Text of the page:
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FORUMS Canon Cameras, Lenses & Accessories Canon EF and EF-S Lenses 
Thread started 22 Feb 2012 (Wednesday) 22:32
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Good lens for family photos?

 
cee22
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Feb 22, 2012 22:32 |  #1

I recently got the t3i and for a while I had the kit lens, but I finally wound up getting the 50mm 1.4 and I love it! It was a good lens to start off my hobby. Now I'm looking for another lens; my primary shots are of my kids and family and my friends' families. I was looking at the 24-70L, but do I really need an L lens if I'm not a professional? Is there a comparable lens? I've heard the 17-55 is good. Also, what settings would you use to shoot a family of 4 to get everyone in focus (how far away to stand, how to get everyone in focus, anything else...also, if I stand too far away at 24mm will there be any distortion?)? You all helped me out with my first question and I appreciate your honesty and opinions, so any help will be appreciated. Thank you!




  
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ejenner
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Feb 22, 2012 23:02 |  #2

IMO, for family shots you don't really need an f2.8. Too easy to mess up and miss focus my just a little and then your L lens is effectively a cheap zoom for the person that is slightly OOF.

Some lighting, however, is almost nearly always essential. A flash with diffuser would be a good starting point here, even if you use it on the camera hotshoe. Forget the inbuilt flash.

Do you 'need' an L? Do you 'need' a T3i? You you want to get the cheapest thing you can get away with? Will you notice a difference with an L? I'm not sure anyone can answer those questions, even if they try. I would say don't get an L just becasue it is an L, but if it has the features you want, it won't be a waste of money. No point in not getting an L just becasue you're not a pro.

Anyway, I would say the 50mm or a 35mm on crop for family 1/2 or full portraits at f5.6 would be most typical for me. At least that's what I settled at being 'non-pro' and not that great at portraits either. I'm sure pros can get 3-5 people in spot-on focus (on the eyes) at f2.8, but I can tell you I can't.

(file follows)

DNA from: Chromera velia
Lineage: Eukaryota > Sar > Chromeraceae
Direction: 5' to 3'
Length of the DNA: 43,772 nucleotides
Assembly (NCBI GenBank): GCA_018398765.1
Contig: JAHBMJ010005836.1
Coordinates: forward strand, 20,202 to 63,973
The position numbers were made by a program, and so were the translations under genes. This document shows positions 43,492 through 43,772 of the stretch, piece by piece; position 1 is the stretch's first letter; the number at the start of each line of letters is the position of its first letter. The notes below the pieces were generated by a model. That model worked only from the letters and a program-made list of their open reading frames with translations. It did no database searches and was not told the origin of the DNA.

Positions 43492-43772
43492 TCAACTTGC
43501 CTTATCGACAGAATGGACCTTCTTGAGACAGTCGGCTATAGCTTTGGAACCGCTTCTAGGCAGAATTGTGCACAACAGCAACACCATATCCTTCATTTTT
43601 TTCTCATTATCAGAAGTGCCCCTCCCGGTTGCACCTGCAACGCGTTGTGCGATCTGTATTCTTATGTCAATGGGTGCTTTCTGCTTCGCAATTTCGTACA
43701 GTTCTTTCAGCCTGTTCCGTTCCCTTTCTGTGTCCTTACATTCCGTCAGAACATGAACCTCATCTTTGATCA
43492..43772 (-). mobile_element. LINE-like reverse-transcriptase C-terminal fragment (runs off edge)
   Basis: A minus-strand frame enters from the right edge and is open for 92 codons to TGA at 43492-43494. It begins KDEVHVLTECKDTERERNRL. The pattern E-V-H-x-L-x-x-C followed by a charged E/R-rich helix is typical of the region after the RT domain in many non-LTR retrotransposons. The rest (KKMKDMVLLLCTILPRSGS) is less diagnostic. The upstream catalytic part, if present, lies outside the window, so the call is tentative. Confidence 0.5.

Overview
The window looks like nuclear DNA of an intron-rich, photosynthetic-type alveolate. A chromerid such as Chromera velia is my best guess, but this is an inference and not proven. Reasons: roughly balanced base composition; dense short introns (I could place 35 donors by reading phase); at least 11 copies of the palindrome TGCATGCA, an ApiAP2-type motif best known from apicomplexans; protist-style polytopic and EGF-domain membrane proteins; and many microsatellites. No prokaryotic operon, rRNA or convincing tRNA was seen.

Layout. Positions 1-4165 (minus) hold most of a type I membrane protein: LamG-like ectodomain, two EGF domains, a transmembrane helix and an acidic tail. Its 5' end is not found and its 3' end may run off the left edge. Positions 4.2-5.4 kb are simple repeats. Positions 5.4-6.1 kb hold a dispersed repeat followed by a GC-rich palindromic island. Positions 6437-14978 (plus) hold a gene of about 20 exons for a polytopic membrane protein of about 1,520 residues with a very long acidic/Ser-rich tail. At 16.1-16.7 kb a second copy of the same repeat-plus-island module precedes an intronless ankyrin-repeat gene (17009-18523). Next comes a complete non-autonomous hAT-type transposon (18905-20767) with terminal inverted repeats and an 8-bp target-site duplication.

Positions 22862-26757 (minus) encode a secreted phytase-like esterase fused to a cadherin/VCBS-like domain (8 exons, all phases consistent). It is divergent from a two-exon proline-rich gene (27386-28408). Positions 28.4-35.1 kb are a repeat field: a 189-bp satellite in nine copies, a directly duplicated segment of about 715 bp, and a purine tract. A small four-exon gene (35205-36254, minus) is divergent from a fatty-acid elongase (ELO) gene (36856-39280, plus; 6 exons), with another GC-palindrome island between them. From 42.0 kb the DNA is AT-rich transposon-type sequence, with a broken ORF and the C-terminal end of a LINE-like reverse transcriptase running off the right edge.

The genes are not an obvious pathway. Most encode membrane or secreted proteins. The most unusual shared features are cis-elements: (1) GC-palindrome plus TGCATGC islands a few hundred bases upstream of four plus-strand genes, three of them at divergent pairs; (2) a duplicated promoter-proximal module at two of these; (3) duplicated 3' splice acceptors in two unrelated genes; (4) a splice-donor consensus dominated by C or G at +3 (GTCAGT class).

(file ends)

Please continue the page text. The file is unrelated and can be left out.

I use my 24-105 (FF or crop) for family shots at f5.6-7 (FL and distance dependent on the room I have - I like to go longer and move back if possible). background becomes a bit more important, but as long as there isn't anything too distracting, I prefer to have it a bit more in focus than risk having someone not sharp. I can always blur and darken the background a bit in PP.

Actually if room was no consideration, I would pretty much use 85-200mm (FF) for all portraits, headshots, family full-body, the lot.

I know it's not your question, but for tight shots, longer FL (at least 85mm on crop) and faster apertures are really useful, and generally get more expensive.

Oh, and maybe you don't need L glass, but I can assure you that the T3i is good enough to 'appreciate' the glass. However, some of the EF-S glass is pretty darn good (likely some is better than some L) and less expensive - that was the whole point in making EF-S lenses. Get the best lens you can afford that meets you needs - that may not be an L even if you can afford one (or it might be).

Hopes this helps a bit, I don't know much about specific EF-S lenses (I bought my lens selection anticipating moving to FF).


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thestone11
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Feb 22, 2012 23:13 |  #3

If you have a little money to spare, getting the L is great. L lens are not only for professional only, lots of hobbyists like them alot. The optics and build quality are top notch with excellent IQ.

I am super happy with my 24-70mm f/2.8 L, it is such a amazing lens for everything. It acts as one of my wedding workhorse as well. It is not hard to manage bigger aperture with group shots, you just have to line them up properly. As long as all the person are on the same focal plane, you are less likely to get some people in focus and some are not situation. F/2.8 is not that hard to manage, the dof is still workable, unlike f/1.2! Just don't line them up like you are doing a battery test haha. Having f/2.8 enables you to shoot at a faster shuttle speed to avoid camera shake, and ofcoz better in low light situation. You mentioned shooting children as well, so quicker the better. F/2.8 is the way to go if you want a zoom.

But ofcoz, lighting is the most important part for family photo. Get yourself a speed light or two, with some simple setup, you should be able to shoot some great shots.


Canon 5D MK II | Fuji X100 | Canon T2i | Canon 100mm macro f/2.8 | Canon 135L f/2 | Canon 50mm f/1.2 L | 17-40mm f/4 L | 24-70mm f/2.8 L | 70-200mm f/4 L IS USM |Canon 430EX II Flash X2 | Pocketwizard TT5 & TT1

  
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mafoo
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Feb 22, 2012 23:50 |  #4

cee22 wrote in post #13948241 (external link)
Also, what settings would you use to shoot a family of 4 to get everyone in focus (how far away to stand, how to get everyone in focus, anything else...also, if I stand too far away at 24mm will there be any distortion?)?

A few things here....